• Barbara Munsey says:

    David, again, the issue under discussion here is Loudoun County employment policies, at least that’s where it started.

    As far as the people murdered in DC, are you suggesting that it is the government’s job to provide jobs?

    These women may not be good examples of the county argument, because what skills did they have for employment at a level that would have allowed them to afford pursuing full transition?

    Unfortunately, it appears from what I read (which I’m sure wasn’t everything there was) that they did not have higher education that would have allowed the outcome present in the LoC case of the former Green Beret.

    In the brief discussion of the hurry-up issue at the BoS, HR and the county atty affirmed there had been no complaints.

    Has someone trans feared to apply for a job because of the lack of gender identity in policy, and they believe that is their only job option?

    Your argument seems to be that the DC victims would have been served better, had good jobs, etc if policies were in place like we just adopted here in Loudoun. That may well be. And having language in place may not have saved them either.

    By all means, advocate for your issues, but I don’t see how adopting seemingly redundant language, in a place that is not experiencing documented discrimination, addresses the issue of trans people of limited means getting murdered in the inner city.

    I don’t think it is the county’s job to create jobs for all people who COULD suffer discrimination, and I don’t believe you are seriously advocating that. (Remember, this was COUNTY GOVT hiring policy)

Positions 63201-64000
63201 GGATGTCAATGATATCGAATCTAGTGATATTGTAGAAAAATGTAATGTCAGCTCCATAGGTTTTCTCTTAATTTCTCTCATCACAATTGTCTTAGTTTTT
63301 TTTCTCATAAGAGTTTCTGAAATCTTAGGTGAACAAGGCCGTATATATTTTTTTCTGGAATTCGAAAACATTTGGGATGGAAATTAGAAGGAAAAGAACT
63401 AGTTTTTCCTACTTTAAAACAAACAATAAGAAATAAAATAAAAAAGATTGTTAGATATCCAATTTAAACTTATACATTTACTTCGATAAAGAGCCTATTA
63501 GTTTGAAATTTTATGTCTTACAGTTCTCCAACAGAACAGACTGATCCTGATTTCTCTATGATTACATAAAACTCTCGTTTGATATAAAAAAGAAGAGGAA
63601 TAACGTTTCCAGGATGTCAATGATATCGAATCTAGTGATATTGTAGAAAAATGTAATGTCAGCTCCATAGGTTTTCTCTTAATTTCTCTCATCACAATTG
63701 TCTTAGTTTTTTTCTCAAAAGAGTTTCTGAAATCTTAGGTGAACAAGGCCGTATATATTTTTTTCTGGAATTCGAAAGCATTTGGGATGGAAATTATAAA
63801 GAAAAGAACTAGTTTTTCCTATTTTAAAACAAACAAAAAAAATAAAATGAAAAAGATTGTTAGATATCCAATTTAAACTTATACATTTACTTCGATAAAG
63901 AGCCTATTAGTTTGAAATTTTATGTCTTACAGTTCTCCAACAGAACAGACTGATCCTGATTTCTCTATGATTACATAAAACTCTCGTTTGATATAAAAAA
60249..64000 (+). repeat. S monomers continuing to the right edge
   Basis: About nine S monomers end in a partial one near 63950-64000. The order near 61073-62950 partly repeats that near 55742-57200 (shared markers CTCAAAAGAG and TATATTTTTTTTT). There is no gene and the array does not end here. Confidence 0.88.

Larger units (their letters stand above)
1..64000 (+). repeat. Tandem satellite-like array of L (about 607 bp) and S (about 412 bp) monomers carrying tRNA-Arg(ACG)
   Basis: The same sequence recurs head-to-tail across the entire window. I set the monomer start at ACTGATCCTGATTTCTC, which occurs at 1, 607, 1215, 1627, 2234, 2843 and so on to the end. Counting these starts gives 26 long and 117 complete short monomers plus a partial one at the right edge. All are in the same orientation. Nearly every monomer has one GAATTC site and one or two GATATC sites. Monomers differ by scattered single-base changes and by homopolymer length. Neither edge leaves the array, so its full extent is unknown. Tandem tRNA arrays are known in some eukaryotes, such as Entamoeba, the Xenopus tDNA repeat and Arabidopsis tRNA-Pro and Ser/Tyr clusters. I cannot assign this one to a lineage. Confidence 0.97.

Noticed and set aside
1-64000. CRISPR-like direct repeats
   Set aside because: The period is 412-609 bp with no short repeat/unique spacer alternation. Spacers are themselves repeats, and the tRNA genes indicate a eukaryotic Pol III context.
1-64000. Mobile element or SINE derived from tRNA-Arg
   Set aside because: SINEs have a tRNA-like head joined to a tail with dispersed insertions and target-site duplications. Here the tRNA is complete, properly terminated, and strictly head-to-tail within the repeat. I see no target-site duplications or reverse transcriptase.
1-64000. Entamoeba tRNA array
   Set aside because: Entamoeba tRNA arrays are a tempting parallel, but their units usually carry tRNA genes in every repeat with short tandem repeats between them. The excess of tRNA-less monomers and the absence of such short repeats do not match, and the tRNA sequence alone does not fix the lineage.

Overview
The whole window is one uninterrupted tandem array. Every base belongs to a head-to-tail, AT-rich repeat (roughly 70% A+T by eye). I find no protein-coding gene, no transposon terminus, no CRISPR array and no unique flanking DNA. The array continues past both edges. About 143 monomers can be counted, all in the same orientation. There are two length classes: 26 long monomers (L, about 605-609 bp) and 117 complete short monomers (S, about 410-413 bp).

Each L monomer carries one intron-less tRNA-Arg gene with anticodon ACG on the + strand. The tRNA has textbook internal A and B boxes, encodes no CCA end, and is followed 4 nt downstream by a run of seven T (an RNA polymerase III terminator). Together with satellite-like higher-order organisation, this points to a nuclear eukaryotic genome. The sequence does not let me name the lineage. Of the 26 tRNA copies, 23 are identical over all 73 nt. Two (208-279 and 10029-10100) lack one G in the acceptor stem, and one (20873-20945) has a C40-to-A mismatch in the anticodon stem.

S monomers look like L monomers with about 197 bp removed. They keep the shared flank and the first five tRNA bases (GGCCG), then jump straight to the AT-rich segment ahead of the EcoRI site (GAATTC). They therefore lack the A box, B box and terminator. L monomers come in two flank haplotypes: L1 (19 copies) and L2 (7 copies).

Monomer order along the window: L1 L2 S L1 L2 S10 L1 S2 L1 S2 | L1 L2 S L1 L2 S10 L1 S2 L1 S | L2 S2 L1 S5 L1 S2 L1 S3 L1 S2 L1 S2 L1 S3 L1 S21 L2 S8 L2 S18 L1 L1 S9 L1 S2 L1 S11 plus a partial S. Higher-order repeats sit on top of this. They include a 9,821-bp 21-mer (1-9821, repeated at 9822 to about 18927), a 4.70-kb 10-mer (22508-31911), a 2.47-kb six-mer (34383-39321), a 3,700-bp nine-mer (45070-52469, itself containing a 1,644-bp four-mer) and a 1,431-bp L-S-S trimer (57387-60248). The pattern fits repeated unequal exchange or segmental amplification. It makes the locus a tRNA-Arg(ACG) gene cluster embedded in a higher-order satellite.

It IS their job not to discriminate against any qualififed person.

    As I said, and several BoS members said, it seems that’s what we already do.

    There is a right and a wrong way to adapt policy. The right way includes putting it through staff for review, i.e. HR, Legal, etc.

    This was unnecessarily messy, and thus smacked of political points (on both sides) and little else.

  • M says:

    Here’s the thing Mr. Loudoun Insider, sexuality is something that can not be controlled. What physical sex and gender identity are two completely different things, or did they not teach you that in your bible thumping Sunday School?

    You’re fat and ugly? Then excersize fatty! Are you naturally fat and have no control over it? Heh… bull. Watch “The Biggest Loser” sometime and you will know just how wrong such a notion is. Lazy? Who the hell would want to hire you if you choose not to work!? We are decent and productive members of society and deserve to be treated as such. The problem is that “Good Christians” like you have their head stuck so far up their asses that you don’t realize that times have changed! This isn’t the dark ages anymore. Grow up!